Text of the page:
What’s the latest #HotGirlsHaveIBS TikTok trend?

TikTok trends abound, with Recipes for viral pink sauce even sex toy trendsBut is the latest trend – #HotGirlsHaveIBS good for IBS patients, or potentially dangerous?

The hashtag, which shows women talking about their symptoms of irritable bowel syndrome, in an attempt to normalize the condition, has achieved 14 million hits on the social networking site.

Of course, some of us are familiar with irritable bowel syndrome, also known as irritable bowel syndrome, with two in 10 of us thinking they have some of its symptoms — including bloating and bowel changes. Some of us even have to avoid our favorite foods, like Pizza or sweets, trying to avoid symptoms.

Nadia Okamoto, author period strength, speak frankly about Her IBS on the platform. One of her most popular videos, where she talks about being constipated for a week, has garnered over 300,000 views.

Other popular Tik Tok videowith nearly 30,000 likes, shows how a woman’s body changes from day to night, with her stomach becoming more bloated after every meal or snack.

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Dr. Claire Short, Dietitian and Principal Scientist at marble food It can ‘vary a lot between patients’, says IBS, however, she says that the condition is ‘often characterized by symptoms such as abdominal pain, diarrhea, constipation, bloating and gas. A change in bowel movements is key to IBS symptoms, as sufferers notice a change in stool consistency and/or frequency.

But, is self-diagnosing IBS, via a social media platform, the right way to do it?

In short, no, it is not, explains Shortt: “Because of the overlap of symptoms between IBS and many other gastrointestinal conditions and disorders, it is important to consult a healthcare professional for an accurate and reliable diagnosis. This will also ensure that you get the correct treatment for your symptoms.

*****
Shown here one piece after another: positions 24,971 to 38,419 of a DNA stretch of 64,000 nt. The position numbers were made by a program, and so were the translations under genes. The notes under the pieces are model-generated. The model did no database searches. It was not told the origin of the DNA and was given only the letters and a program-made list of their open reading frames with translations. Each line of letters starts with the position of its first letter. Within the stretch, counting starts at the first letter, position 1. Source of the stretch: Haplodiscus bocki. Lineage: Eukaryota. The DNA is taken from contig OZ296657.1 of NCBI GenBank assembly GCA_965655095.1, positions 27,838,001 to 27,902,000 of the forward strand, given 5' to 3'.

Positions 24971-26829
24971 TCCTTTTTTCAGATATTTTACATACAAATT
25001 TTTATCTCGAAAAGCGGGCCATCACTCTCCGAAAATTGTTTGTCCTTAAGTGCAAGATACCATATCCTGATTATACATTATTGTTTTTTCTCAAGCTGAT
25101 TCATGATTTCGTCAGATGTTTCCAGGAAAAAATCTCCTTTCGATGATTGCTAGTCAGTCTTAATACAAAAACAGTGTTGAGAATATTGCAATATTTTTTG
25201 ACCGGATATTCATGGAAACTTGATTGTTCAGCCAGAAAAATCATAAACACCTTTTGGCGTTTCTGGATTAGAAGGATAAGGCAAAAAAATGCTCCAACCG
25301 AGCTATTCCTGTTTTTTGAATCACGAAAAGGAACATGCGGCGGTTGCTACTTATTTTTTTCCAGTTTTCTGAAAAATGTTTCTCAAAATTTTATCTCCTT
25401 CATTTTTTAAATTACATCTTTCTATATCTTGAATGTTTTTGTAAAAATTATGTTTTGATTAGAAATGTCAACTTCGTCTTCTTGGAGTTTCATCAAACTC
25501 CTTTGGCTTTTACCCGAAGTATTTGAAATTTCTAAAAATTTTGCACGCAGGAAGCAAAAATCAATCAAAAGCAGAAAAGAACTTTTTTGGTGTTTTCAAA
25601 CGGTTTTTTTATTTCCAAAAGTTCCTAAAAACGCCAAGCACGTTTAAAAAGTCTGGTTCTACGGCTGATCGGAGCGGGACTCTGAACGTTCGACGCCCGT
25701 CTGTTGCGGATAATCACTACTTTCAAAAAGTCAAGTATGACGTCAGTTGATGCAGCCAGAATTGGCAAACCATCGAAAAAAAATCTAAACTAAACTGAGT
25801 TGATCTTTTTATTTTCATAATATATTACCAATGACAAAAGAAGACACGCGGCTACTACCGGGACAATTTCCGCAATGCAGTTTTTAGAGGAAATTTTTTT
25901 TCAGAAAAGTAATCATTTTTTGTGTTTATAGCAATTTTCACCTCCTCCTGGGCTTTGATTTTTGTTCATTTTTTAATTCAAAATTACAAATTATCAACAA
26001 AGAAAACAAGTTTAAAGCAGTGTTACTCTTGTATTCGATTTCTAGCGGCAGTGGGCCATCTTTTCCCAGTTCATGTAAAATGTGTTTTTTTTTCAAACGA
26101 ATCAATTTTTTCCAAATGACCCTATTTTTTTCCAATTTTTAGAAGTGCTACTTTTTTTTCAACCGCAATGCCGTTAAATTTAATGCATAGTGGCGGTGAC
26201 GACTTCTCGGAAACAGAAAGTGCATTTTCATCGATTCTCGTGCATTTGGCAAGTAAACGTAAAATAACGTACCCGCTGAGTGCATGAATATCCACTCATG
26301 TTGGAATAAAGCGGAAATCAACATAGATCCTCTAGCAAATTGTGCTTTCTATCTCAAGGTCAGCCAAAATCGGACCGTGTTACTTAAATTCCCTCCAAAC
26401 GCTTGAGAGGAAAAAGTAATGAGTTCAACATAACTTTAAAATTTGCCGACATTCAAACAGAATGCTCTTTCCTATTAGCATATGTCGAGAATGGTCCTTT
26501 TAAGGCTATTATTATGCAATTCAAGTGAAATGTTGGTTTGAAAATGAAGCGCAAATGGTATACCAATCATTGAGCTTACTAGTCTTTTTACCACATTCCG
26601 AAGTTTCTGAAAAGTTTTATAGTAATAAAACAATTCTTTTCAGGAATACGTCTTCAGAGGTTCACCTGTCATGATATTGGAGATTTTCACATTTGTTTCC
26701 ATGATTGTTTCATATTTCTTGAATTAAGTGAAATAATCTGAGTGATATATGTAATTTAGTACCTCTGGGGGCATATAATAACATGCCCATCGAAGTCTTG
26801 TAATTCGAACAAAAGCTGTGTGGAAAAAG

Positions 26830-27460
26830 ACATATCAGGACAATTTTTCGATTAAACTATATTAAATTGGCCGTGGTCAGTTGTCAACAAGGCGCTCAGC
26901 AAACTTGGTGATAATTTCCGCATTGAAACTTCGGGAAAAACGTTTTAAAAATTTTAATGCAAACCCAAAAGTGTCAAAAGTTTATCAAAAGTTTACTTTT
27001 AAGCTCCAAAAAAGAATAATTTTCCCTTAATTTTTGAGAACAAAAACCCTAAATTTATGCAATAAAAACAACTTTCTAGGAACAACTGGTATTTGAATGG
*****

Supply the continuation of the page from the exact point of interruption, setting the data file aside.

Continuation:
Is self-diagnosing IBS, via a social media platform, the right way to do it?

However, with a lot of people normalizing the topic, it means that brands too – wild potion, a natural bloating supplement, was founded by Charles Enstone after suffering from IBS and found bloating to be his most common symptom. He heads to TikTok regularly, to share responsible content about his symptoms, as well as showing men that it’s not just women who suffer from IBS or bloating.

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Is it safe to talk about it and consume videos? Normalizing IBS on social media is definitely a good thing. It affects about 11% of the population globally, so it’s a very common problem and the IBS TikTok trend helps raise awareness of this common problem and help others feel less alone, says Nina Vava, a nutrition and health coach, at able.

But it does come with a caveat: “We should be careful about taking advice from creators on TikTok. IBS symptoms and triggers are different for each person, so it is always best to seek a professional opinion.

Shortt also adds that occasional IBS symptoms are usually nothing to worry about – but “if they become common and start interfering with your daily life, it is definitely best to seek expert advice to find the cause of the symptoms.”

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